A BBC interview with two young single mothers takes for granted that society is to blame for their plight.
by Theodore Dalrymple
Recently, I had the painful experience of watching the BBC television evening news. I avoid television as much as possible, but I was in a friend’s house, and as it was part of his daily ritual to watch the news, I could not very well, as a guest, refuse to watch.
An item about halfway through the program spotlighted the increase in homelessness in Britain. Strictly speaking, this was not really news, since the increase could hardly have occurred overnight, or indeed over a very short period; and, of course, the item turned out to be opinion masquerading as information. Its tendentiousness was obvious.
The story largely consisted of interviews with two homeless single mothers of young children. They were temporarily housed in what seemed to be an old industrial and office block, converted into tiny living spaces, almost like cubicles. No one, I think, would have found it pleasant to live there.
The item drew attention to the fact that the owner of the block was making a very good income from the tenants who, the BBC told us, were each paying hundreds of pounds a week to live there. This was a very strange—and dishonest—way of putting it, since it was obviously not the homeless who were paying to live there, but the taxpayers who were paying for them to do so.
The two young mothers spoke of the difficulty of living in such a confined space, with so few appliances. One complained that she had only a microwave oven to cook with, a good example of the rhetorical device of suggestio falsi: in this case, had it not been for the injustice that forced her to live in this fashion, she would have been cooking healthful and well-balanced meals. Suffice it to say that surveys of eating habits in Britain suggest no such thing.
The two mothers, both quite young, complained bitterly of their living conditions; what struck me most was that the interviewer did not think to ask (or, if he did, it was rigorously edited out) how the situation in which they found themselves had arisen in the first place. It is possible, though unlikely, that the two young women had contributed absolutely nothing to their own misfortunes by, for example, making unwise decisions. It is possible, though unlikely, that they had no relatives in a position to help them, and that for them the state was the only conceivable source of social solidarity and support. But in any case, these matters did not arise; to have asked such questions would have been to blame the victims.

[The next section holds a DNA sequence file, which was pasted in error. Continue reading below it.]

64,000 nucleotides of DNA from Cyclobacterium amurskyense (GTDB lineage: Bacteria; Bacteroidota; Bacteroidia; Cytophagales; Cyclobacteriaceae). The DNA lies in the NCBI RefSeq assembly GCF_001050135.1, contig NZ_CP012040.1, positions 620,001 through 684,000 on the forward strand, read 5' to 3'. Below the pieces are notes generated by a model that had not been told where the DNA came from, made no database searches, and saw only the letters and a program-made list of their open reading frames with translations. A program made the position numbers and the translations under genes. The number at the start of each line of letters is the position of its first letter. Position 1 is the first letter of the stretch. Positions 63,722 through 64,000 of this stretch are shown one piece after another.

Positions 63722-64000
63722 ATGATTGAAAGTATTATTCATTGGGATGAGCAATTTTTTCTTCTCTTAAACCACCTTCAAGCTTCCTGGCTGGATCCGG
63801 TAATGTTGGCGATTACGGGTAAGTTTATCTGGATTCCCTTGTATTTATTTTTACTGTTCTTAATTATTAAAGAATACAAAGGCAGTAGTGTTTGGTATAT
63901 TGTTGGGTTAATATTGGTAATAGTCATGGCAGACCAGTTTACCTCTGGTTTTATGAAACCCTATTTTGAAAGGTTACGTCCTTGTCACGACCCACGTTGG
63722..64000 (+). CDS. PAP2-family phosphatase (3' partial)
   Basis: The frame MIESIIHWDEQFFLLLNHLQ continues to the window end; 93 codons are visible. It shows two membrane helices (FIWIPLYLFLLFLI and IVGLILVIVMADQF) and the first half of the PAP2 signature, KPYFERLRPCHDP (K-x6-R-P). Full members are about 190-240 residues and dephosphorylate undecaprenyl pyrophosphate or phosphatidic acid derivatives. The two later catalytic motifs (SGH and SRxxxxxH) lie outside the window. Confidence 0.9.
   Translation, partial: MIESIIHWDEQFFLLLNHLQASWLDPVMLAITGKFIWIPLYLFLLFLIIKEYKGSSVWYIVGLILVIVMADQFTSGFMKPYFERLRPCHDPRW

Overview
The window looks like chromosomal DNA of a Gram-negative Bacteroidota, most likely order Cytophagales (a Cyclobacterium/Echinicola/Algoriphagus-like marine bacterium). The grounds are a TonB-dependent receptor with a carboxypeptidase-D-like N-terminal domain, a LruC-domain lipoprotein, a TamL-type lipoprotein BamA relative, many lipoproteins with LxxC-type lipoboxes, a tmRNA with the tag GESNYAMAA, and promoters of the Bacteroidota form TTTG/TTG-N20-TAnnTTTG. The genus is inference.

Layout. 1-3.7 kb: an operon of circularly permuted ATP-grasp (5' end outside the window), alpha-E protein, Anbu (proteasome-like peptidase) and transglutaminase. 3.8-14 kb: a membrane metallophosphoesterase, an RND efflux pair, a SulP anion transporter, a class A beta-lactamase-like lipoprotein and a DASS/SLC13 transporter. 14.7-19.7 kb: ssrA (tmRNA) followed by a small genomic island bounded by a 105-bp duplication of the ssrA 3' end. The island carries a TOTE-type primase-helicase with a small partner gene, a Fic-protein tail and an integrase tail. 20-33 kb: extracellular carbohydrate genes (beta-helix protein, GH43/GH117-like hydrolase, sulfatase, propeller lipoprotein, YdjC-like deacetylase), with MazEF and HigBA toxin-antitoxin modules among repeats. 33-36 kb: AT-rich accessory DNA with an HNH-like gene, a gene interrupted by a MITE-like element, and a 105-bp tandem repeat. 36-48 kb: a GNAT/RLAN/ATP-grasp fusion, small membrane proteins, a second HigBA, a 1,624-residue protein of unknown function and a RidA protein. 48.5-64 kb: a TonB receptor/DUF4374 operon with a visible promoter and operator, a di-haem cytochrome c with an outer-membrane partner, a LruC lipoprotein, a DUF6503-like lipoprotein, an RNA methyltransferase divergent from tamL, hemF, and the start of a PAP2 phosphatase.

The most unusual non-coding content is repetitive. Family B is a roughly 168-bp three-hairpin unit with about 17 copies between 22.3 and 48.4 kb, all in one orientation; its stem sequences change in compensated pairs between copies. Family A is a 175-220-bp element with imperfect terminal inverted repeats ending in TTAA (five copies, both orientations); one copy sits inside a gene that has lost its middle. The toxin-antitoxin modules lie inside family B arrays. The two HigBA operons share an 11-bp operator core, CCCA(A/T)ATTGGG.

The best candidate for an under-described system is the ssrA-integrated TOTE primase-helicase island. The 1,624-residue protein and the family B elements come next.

While it is perfectly true that no child should be brought up in such degraded and degrading circumstances, at least not nowadays, the blame for it was placed entirely on society, meaning the state and the taxpayers. The only solution offered was for the state to be more generous towards unfortunates such as the two young mothers. That this turned children into de facto tools of extortion, and that it made everyone responsible for the welfare of children except their parents, apparently did not occur to the producers of the news story. They passed on to other subjects, secure in the glow off their own sanctity.
First published at City Journal.
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